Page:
Crack-a-lackin

RecessSnap!  Crackle!  Pop!

It’s the sound I wake up to every morning and continue to hear throughout the day.

And not because I gorge on Kellogg’s Rice Krispies.

Nope.

The crack-a-lackin is coming from my daughter’s… wait for it… back.

Yes, my 8-year-old twists, turns, bends, bangs, and hangs her body in the most frightening ways imaginable to get her cracking fix.

She claims her bizarre manipulations ease the tightness she experiences in her lower back.  However, my theory is that she is addicted to the sound more than the actual feeling.

I recently consulted a pediatrician about my daughter’s back cracking addiction and was told not to make a big deal about it.  Apparently, my kid is not the only one who enjoys contorting her body to elicit a sound similar to shattering glass.

In fact, some children get professionals to crack their backs.

My daughter’s pediatrician was quick to point out that many parents pay big bucks to have chiropractors manipulate their children’s backs in an effort to treat ailments, from asthma to ear infections.

The alternative treatment is sworn by in many parts of North America, though, parents in Europe are not too keen on having their kids’ spines pop like cold cereal.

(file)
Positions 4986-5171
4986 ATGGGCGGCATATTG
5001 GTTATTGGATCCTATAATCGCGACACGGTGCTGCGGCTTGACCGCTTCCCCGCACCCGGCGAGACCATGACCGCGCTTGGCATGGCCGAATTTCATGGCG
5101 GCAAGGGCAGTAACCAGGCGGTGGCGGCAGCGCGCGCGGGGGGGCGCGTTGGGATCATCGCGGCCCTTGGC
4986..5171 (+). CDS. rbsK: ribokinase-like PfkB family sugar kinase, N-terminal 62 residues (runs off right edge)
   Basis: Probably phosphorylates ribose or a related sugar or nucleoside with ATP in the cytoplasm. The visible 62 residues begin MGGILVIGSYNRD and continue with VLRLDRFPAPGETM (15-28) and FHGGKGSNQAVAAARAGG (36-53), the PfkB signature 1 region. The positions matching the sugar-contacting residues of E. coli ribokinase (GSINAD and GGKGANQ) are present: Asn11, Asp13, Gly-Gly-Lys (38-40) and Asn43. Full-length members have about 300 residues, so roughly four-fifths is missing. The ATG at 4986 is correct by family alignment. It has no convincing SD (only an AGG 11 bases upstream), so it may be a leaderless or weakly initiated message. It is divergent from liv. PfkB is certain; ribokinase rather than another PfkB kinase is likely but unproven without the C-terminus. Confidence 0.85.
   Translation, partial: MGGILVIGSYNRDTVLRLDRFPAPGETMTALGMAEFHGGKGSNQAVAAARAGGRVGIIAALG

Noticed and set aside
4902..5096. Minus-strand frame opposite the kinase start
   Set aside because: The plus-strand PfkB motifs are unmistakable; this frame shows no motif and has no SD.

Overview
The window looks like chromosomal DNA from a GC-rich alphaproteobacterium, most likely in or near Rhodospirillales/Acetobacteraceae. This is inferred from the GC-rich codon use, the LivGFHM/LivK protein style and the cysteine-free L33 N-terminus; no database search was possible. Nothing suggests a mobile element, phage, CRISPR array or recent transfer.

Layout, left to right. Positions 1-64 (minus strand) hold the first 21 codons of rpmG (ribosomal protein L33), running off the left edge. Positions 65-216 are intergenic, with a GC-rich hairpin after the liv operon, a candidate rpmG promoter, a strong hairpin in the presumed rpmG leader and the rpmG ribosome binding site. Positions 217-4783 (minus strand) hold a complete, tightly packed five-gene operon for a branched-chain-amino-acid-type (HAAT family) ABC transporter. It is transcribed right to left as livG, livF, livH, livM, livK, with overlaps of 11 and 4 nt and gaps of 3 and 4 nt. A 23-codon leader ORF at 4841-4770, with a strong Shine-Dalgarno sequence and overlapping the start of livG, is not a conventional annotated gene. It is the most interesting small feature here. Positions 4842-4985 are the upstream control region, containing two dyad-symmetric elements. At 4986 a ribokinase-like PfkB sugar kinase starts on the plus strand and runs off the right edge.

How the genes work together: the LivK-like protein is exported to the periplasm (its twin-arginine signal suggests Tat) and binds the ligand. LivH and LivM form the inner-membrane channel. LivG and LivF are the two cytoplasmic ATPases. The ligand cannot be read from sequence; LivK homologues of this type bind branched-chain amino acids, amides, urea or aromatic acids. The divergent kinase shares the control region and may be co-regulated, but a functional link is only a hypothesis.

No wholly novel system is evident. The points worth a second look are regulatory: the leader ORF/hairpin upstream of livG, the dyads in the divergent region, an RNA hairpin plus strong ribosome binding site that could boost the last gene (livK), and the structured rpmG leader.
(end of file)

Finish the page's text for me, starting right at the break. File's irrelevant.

According to a recent study conducted by researchers in the UK, there is no clear evidence to prove osteopathic manipulation rids kids of maladies.

With the average chiropractor visit costing between$75 and $125, getting your kid’s back cracked by a professional is not cheap.  What’s more, many insurance companies don’t cover the expense of osteopathic manipulations which typically require multiple treatments over weeks or months.

Regardless of the cost, some parents insist on paying a professional to move their child’s out-of-line joints back into place and massage soft tissue.  They maintain the technique is extremely beneficial, especially if Junior suffers from colic or neck pain.

Not for nothing, but my daughter could probably teach your kid how to crack his own back… provided she gets compensated with new LEGO Friends sets.

 

 

 

This entry was posted in Health Concerns (See Also Health Blog) and tagged , , by Michele Cheplic. Bookmark the permalink.
Michele Cheplic

About Michele Cheplic

Michele Cheplic was born and raised in Hilo, Hawaii, but now lives in Wisconsin. Michele graduated from the University of Wisconsin-Madison with a degree in Journalism. She spent the next ten years as a television anchor and reporter at various stations throughout the country (from the CBS affiliate in Honolulu to the NBC affiliate in Green Bay). She has won numerous honors including an Emmy Award and multiple Edward R. Murrow awards honoring outstanding achievements in broadcast journalism. In addition, she has received awards from the Aircraft Owners and Pilots Association for her reports on air travel and the Wisconsin Education Association Council for her stories on education. Michele has since left television to concentrate on being a mom and freelance writer.

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